Beyond merely utilitarian function, WPA projects are aesthetically pleasing constructions that were built to last. Many of these gems are still in use today, although residents often fail to appreciate their historic significance.

Before the dawning of “economic stimulus packages,” Grandpa had to put in a full day’s work before Big Brother would spare him a dime.

But back then, Pops had more pride than simply to accept a government handout to jumpstart the economy. For a full month’s labor on a Works Progress Administration (WPA) project —later renamed the more familiar Works Projects Administration — Gramps grossed an average of only $41.57. He would’ve had to work over half a year then to net the $300 minimum payment Uncle Sam is going to give him this go-round.

Bank failures and business closings created massive unemployment in the 1930s, when over 15 million Americans, or 25 percent of the labor force, were out of work. President Franklin Roosevelt initiated the WPA as part of his New Deal program to lead the country out of the Great Depression.

Rather than simply dole out welfare, from 1935 to 1943 the government hired unemployed workers to build bridges, roads, public buildings, parks, and airports. WPA Director Harry Hopkins explained the government’s philosophy: “Give a man a dole and you save his body and destroy his spirit. Give him a job and you save both body and spirit.”

Rather than let the Depression mar Decatur’s morale, residents seized upon the WPA initiative and poured additional funds into the city’s parks and recreation system. Demonstrating their commitment to wholesome community activities, Decatur voters supported a 1936 referendum to raise taxes for recreation — even in the midst of the Depression.

City leaders pooled the referendum’s tax revenue with WPA project funds to reshape Decatur’s landscape. Community centers, tot lots, and playgrounds were developed citywide, with the goal of placing a park within six blocks’ walking distance of every resident.

This dedication to leisure pursuits earned Decatur the designation of “Playtown U.S.A.” by the Athletic Institute. The Institute showcased our city as “an excellent example of community recreation” and featured Decatur in a circa-1948 booklet and a 25-minute promotional film.

Hidden in Plain Sight

Beyond merely utilitarian function, WPA projects are aesthetically pleasing constructions that were built to last. Many of these gems are still in use today, although residents often fail to appreciate their historic significance.

See if you can identify these structures, all hidden in plain sight:

WPA Project #1:
This combination community center/park pavilion is located in an area once known as South Side Park, off a street formerly dubbed Broadway. The 42-acre tract was selected for use as a park, based partly on the fact that its south side offered over a half mile of lakeshore frontage. A March 1925 newspaper report mentions that the park was located “within easy walking distance of the business section of the city.”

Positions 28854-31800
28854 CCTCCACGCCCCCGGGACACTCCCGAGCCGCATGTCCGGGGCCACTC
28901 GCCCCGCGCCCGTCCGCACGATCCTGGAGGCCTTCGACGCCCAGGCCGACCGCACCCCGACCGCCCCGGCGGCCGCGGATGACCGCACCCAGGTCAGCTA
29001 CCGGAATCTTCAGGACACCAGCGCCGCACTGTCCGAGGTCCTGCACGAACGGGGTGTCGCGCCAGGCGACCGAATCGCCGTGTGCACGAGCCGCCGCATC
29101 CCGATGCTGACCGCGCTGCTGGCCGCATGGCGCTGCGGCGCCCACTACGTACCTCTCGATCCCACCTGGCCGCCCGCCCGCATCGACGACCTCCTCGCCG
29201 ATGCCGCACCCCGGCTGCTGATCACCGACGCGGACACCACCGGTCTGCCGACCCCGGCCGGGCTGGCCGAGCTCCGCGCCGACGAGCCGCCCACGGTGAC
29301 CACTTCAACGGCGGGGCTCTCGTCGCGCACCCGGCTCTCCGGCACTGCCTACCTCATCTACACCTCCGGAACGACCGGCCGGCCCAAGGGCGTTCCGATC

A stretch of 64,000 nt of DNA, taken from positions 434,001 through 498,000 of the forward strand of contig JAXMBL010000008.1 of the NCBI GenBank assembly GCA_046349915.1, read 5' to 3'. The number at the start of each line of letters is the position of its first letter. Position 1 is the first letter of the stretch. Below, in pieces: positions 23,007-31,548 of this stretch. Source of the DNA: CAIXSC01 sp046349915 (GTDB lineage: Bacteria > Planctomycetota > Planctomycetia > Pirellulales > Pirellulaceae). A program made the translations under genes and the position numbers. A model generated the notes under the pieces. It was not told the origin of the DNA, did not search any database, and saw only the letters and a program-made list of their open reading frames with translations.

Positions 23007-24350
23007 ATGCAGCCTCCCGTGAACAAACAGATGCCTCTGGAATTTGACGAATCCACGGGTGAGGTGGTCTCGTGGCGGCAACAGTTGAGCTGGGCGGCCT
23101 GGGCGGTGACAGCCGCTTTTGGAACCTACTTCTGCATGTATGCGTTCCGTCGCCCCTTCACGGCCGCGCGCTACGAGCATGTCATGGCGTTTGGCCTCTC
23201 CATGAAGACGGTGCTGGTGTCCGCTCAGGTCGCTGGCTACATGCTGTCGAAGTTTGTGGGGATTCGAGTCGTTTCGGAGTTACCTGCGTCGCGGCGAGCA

Completed in 1939, this park’s $28,000 community center was funded partially with WPA funds, and supplemented by a generous $12,000 endowment from Mr. and Mrs. Adolph Mueller. An open air pavilion is attached to the castle-inspired main building, which features a turreted wall and several different roof designs including hipped, gabled, and flat.

The interior is said to boast a winding stairway to an exposed-beam second floor and features unique floral designs in the walls and tile floors.

WPA Project # 2:
This circa-1939 structure appears to be the most versatile of Decatur’s WPA projects. It began life as a public bathhouse for all who came to swim or sunbathe at beautiful Lake Decatur Beach, but has morphed over the years into a privately owned restaurant/bar.

Clever WPA workmen fashioned some of the building’s stone blocks to resemble playing card symbols. Hint: You’ll see them on the south-facing wall.

 

WPA Project # 3:

Visitors were no doubt relieved when finishing touches were added to this classy “comfort station” in 1936. Housed in the park formerly known as Camp Macon, the colonial-revival styled building serves double duty. Two narrow workrooms and a janitor-supply closet divide the structure lengthwise to segregate the sexes.

The Historic and Architectural Sites Commission offers a brochure detailing the features of the city’s WPA Era Park Pavilions, included in a package titled “Historic Decatur Illinois Walking Tours.” It’s available at the Decatur Area Convention & Visitors Bureau, located at 202 East North Street.

For more information on WPA projects, go to: http://www.wpamurals.com. Click on the “IL” link to view photos of murals created for the Decatur post office under the WPA’s Federal Art Project. When straight-talking WPA Director Harry Hopkins was quizzed on the necessity of federal support for the arts, he retorted: “Hell! They’ve got to eat just like other people.”

 

Contributor Kelly Wingard is proud to hail from a city that, historically, has placed a high premium on “play.”


Answers:

Project #1: Mueller Park Pavilion, 610 Marion Street

Project #2: Nelson Park Bathhouse, 2301 East Lake Shore Drive

Project #3: Fairview Park Comfort Station, 1300 West Eldorado


 

This article originally appeared in the June/July 2008 issue of Decatur Magazine. It may not be reproduced or redistributed in whole or in part without the publisher’s consent.

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